Developing competence in ethical practice is a complex process. Students require exposure to ethical knowledge and ethical problems across multiple fora and at multiple timepoints during their development. This exposure must be interactive, multi-modal, and contextualised to real-life situations to support the application of ethics in practice. The ability to identify ethical problems, critically analyse these problems, engage in multi-disciplinary discussion, and negotiate ethical decision-making processes are important skills for development. Key skills that can be supported are the ability to:
The evidence indicates that ethics education can enhance students’ development of ethical competence , ability to identify ethical problems [1,3], ethical analysis, sensitivity, and decision-making , and ethical confidence . Variety in exposure to ethical situations [1,2,4] across multiple timepoints is needed, as experience level is generally suggestive of higher ethical effectiveness . Contextualised and facilitated case-study discussions separated from the direct care interface are an important element of this development.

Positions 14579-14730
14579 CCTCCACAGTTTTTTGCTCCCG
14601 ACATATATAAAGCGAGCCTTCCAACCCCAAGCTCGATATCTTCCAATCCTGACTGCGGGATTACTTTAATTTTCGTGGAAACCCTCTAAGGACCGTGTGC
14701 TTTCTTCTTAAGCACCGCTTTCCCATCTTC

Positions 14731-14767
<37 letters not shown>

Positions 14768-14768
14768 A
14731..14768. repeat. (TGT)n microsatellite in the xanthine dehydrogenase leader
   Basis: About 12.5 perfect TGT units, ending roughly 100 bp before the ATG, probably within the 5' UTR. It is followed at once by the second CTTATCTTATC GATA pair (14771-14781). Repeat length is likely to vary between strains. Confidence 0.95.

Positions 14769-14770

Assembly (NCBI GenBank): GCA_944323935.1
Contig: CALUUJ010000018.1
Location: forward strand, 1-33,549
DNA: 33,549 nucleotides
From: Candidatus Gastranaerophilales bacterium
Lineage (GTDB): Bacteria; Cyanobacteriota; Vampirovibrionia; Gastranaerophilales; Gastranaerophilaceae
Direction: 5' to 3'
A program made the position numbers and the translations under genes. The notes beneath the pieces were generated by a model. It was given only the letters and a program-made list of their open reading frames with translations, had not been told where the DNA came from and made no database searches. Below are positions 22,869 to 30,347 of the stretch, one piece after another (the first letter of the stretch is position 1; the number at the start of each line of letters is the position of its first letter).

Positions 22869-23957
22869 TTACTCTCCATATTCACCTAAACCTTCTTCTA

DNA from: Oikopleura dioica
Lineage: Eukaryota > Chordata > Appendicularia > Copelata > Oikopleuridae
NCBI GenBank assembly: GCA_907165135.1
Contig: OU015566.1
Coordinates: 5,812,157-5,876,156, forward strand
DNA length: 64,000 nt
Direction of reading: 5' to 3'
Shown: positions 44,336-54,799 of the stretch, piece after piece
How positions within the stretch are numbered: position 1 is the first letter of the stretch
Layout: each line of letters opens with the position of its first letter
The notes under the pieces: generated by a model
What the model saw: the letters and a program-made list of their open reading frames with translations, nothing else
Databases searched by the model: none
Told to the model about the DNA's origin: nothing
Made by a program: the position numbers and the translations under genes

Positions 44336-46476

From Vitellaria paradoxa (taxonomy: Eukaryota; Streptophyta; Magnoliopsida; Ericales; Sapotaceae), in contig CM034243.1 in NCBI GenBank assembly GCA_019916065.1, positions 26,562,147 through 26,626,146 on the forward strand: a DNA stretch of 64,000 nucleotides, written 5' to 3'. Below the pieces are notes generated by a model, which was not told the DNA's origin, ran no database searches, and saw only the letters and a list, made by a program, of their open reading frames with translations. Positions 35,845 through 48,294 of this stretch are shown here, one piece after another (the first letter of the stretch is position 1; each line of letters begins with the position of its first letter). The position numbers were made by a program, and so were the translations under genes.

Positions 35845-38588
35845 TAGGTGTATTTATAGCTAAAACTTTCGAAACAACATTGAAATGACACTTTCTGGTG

One meta-analysis  informs this evidence summary and three systematic reviews [1,3,4] are provided as further support for the conclusions. All are high-quality studies. Only one study included a multi-disciplinary perspective , with others including scientists  and medicine [3,4], limiting generalisability). The rigour of the included studies is indicative of a high-level of confidence in the findings. (➕➕➕➕ ).